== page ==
Can't keep track of Bitcoin and other crypto with only 6 decimal places for numbers

The max precision of numbers in Coda is 6. However, BTC (known as satoshis) require a precision of 8 decimal places. I would hope that a tech company would recognize the role of crypto and facilitate accurate recording of a coin. Please increase precision to at least 8.

Thanks.

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1 bitcoin is 100,000,000 satoshis. Keep track in Satoshis and it isn’t a problem. You can use whole numbers!

Math is your friend.

Or Instead of 1 bitcoin, move the decimal place two to the right and keep track. Then you can use six decimal places to your heart’s content. If your fiat conversions are the problem, just divide them by 100 before applying the conversion rate to the bitcoin (or whatever else).

The reality is 6 digit precision doesn’t affect one’s ability to use coda to track crypto. Bend the spoon with your mind.

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Or, alternatively, Coda could support a higher level of precision – like the spreadsheets they seek to replace.

Your (pedantic) workaround is nothing more than Coda’s limitations forcing me to do things in a way that’s not useful to me. That’s not a plan for success.

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Floating point math vs integers

https://0.30000000000000004.com/

LOL. JAW, you must be a real dream to live with. Your FP vs Int argument is old news, bro. Even 1979 Visicalc accurately-enough supported precision greater than eight decimal places. Here I am, over 30 years later, asking a tool provider to at least support eight decimal places. Shame.

Hi @Joey_Serio,

you are right: having Coda dealing with higher precision would help you with your current issue.
And it’s certainly not an insane topic that you correctly put into the “suggestion box”.
I can understand your frustration.

However, people took some time to read your post and suggest workarounds.
They might not be optimal or even useless or inappropriate to your use-case; and perhaps with an attitude not matching yours.

I think it’s still fair to appreciate that support, though, and not to bend your frustration towards the ones who aren’t actually responsible for the two (or more) missing decimals.
There are several pending features affecting a much wider audience and we are all patiently waiting; judging or blaming hardly speed up the process.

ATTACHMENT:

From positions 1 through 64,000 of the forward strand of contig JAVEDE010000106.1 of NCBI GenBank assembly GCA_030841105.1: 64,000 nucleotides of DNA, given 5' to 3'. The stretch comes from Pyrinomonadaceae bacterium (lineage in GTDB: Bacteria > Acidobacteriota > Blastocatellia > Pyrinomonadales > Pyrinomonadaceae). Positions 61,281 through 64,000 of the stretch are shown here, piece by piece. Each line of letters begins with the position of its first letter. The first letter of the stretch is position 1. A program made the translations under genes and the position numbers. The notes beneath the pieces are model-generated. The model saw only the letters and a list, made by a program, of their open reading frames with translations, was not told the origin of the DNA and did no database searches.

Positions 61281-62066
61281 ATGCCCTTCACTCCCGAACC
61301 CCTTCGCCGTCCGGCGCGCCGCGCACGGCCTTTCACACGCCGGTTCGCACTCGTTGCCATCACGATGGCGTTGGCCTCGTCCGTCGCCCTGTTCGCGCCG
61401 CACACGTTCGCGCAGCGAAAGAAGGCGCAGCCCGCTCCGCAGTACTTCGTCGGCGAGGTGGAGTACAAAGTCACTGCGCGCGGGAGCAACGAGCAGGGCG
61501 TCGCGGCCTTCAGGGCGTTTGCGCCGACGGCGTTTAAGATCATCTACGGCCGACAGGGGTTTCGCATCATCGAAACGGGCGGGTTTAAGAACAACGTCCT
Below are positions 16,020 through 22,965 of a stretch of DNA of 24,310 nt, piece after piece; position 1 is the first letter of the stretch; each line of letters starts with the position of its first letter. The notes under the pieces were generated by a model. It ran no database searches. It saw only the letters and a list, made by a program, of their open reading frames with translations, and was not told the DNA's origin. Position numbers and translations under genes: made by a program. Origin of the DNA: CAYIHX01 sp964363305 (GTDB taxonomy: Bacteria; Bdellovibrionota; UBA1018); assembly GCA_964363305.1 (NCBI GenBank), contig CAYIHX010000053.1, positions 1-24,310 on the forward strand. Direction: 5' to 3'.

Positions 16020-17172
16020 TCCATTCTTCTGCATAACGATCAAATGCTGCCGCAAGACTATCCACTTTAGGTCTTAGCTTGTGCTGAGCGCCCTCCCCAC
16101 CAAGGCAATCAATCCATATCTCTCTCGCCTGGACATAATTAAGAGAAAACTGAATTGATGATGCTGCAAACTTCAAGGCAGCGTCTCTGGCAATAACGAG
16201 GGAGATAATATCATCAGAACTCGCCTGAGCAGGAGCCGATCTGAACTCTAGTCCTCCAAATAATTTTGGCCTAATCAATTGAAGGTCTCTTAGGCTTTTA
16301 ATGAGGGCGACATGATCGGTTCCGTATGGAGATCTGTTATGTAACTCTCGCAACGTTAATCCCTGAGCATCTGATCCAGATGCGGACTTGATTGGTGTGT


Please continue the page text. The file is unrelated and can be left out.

Coming to your issue, I believe @JAW’s suggestion is actually smart and does the job until a higher precision will come: if you see other limitations, Iet’s face them.

Cheers!

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One good reason to know max int

Federico, suggestions are better if they’re not surrounded by snark (“Math is your friend”). However, the biggest issue is that JAW’s idea if self-evident to anybody who has ever worked with numbers. The point of my suggestion wasn’t “here’s a problem, give me a work-around.” The point, and why it’s put in as a suggestion, is that this is a big oversight of a platform that fancies themselves as a spreadsheet/light database replacement.

This is not a concern of mine because this isn’t a club and I’m not here to help Coda’s business and I’m not an investor. If they want my business then they need to provide a viable service to me. Integer size and floating point precision limitations are a serious issue if they intend to be taken as a serious solution.

I’m playing with a crypto based doc right now, and I’m using a shares first approach. I specify the base unit of currency, e.g. satoshis or gwei, and then allocate myself my currency in terms of that number.

It turns out that that’s also how Bitcoin and Ethereum implement ownership of tokens under the hood for the exact reason that @JAW pointed out.

I’d agree that “math is your friend” is perhaps not the most diplomatic way to put it. I see how that could upset you. Seeing past that sentence, however, it’s likely the right solution.

I appreciate your input. Again, I recognize that there are plenty of other ways to track this information – which I had previously deployed. My initial comment was to highlight the issue and make the Coda developers aware that at least one person is expecting a level of precision that has been available to micro-computers for over 30 years.

Your use case isn’t the same as mine. We interface with the Coinbase API and have people comparing numbers in our Docs with the Coinbase website (which also displays to 8 decimal places).

It would be useful to me if I didn’t have to make mathematical conversions considering the fact that the Coinbase API transmits precision to 8 decimal places and it’s simply not acceptable that an app, Coda, that considers itself a spreadsheet or light database replacement can’t handle that level of precision.

That was my point. I wasn’t asking for a solution. I was making a point: Coda should have never considered that 6 decimal places is sufficient while also claiming to be a smart spreadsheet or whatever their marketing material is trying to promote themselves to be.

Your observation and question about max Int size is also very important considering how floating points with precision greater than 6 have to be treated.

I can’t imagine trying to use Coda for some of the research we’ve done in the past with large numbers at high precision.

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